universal justice

Seven more suspected drug traffickers freed as result of universal justice reform

Syrian sailors can no longer be tried in Spain despite being caught with 16,000 kilos of hashish Latest releases bring total number of suspects let go by High Court since law change to 43

The Moon Light is one of the drug-carrying ships caught by Spanish authorities near territorial waters.
The Moon Light is one of the drug-carrying ships caught by Spanish authorities near territorial waters.

Seven Syrian sailors who were arrested a month ago during a drug raid on their ship have been released by Spain’s High Court.

The move, which is opposed by the state prosecutor, abides by the government’s recent reform of the universal justice law. Under the new rules, Spanish courts can no longer try crimes that do not involve Spaniards or residents of Spain that were committed outside of Spanish jurisdiction.

This is just the latest in a series of releases of individuals caught at sea shipping tens of thousands of kilos of drugs to various destinations. High Court judges have decided that the legal reform prevents them from trying the detainees, none of whom are Spanish and whose ships were intercepted outside territorial waters.

The seven Syrians were arrested on April 19 aboard the Aseel, a ship flying a Tanzanian flag and carrying 16,000 kilos of hashish. Law enforcement officers raided the vessel 22 nautical miles off the islet of Alborán, off the coast of Almería province.

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By then, however, the legal reforms had already been fast-tracked into force by the Popular Party (PP) government.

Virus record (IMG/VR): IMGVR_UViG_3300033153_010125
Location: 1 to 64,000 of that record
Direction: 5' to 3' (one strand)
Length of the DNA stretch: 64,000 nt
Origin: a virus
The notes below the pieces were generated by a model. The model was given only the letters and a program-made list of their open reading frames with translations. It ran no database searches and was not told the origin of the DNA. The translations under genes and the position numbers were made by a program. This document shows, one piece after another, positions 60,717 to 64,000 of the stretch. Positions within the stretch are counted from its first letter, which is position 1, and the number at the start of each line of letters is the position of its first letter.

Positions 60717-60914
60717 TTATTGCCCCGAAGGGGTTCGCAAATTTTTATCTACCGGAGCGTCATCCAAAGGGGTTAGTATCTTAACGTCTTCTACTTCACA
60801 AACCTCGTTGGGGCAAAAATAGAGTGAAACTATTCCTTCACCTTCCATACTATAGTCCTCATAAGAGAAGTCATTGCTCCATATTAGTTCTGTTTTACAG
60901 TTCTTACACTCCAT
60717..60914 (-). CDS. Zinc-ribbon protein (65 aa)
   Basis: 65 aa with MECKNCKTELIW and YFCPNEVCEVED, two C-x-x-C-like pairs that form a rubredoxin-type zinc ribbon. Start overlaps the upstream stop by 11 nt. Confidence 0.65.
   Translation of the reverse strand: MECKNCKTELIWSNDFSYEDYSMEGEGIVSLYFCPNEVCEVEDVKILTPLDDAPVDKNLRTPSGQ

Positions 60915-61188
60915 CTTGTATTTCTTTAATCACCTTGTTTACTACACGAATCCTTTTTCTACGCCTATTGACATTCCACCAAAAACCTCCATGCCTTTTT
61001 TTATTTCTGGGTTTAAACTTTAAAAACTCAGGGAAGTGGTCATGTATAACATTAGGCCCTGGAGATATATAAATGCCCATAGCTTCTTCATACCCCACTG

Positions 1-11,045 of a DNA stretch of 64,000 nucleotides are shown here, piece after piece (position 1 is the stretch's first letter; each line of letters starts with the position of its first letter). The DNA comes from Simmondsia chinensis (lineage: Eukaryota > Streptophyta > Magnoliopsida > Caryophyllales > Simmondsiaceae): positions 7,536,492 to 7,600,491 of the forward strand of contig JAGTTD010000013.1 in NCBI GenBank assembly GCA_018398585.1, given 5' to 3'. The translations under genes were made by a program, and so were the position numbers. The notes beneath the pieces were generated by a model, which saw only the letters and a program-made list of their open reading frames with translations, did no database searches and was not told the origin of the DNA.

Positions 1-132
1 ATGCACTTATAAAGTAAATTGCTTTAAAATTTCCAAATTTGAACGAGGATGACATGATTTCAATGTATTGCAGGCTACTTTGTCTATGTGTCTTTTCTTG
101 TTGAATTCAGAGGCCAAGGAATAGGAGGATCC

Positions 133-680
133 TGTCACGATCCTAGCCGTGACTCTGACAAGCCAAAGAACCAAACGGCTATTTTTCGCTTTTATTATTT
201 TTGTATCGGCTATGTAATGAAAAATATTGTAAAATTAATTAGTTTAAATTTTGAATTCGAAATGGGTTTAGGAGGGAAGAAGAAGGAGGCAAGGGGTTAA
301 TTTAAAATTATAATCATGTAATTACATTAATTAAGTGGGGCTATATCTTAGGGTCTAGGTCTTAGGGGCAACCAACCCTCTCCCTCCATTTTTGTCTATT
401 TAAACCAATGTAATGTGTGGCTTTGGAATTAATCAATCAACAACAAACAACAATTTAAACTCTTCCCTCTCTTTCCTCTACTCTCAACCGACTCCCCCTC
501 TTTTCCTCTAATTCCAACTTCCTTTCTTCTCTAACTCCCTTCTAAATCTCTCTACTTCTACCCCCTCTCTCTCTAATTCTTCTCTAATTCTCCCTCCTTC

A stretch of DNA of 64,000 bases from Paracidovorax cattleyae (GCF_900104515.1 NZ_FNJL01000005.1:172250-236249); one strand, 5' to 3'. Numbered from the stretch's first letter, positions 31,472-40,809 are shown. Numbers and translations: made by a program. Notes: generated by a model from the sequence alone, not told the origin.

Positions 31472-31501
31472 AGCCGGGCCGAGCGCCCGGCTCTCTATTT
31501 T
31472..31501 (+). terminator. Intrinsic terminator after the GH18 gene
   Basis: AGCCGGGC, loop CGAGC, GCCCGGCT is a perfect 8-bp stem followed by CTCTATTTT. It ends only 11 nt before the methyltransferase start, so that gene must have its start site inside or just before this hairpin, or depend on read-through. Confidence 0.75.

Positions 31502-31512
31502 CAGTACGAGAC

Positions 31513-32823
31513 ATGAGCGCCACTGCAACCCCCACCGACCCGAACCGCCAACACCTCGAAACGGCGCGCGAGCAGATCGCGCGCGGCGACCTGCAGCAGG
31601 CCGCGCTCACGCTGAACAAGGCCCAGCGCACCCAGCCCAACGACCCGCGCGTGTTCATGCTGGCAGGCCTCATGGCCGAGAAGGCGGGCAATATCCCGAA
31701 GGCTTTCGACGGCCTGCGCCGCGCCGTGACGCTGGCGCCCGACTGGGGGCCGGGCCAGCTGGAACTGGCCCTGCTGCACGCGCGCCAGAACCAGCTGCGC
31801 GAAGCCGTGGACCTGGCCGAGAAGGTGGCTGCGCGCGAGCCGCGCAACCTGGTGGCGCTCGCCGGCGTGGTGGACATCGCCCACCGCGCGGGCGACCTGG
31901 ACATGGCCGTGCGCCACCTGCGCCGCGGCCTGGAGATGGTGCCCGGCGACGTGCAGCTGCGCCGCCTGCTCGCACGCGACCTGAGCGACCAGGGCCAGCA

The latest releases bring the number of alleged drug traffickers who have been let go by the High Court up to 43.

Despite these figures, the center-right government does not seem in a hurry to make any further changes to the reform.

The principle of universal justice has been used to make a number of high-profile arrests in the past. On October 10, 1998, former Chilean dictator Augusto Pinochet was detained in London after former High Court judge Baltasar Garzón issued an international warrant for his detention. The same judge also tried and convicted Adolfo Scilingo, a member of Argentina’s military junta, for crimes against humanity.

But the PP government curtailed this reach after the High Court issued arrest warrants against current and former members of the Chinese Communist Party, including ex-leader Jiang Zemin. Critics of the reform say it was introduced to appease China, which Spanish authorities have been courting with a view to business investments.

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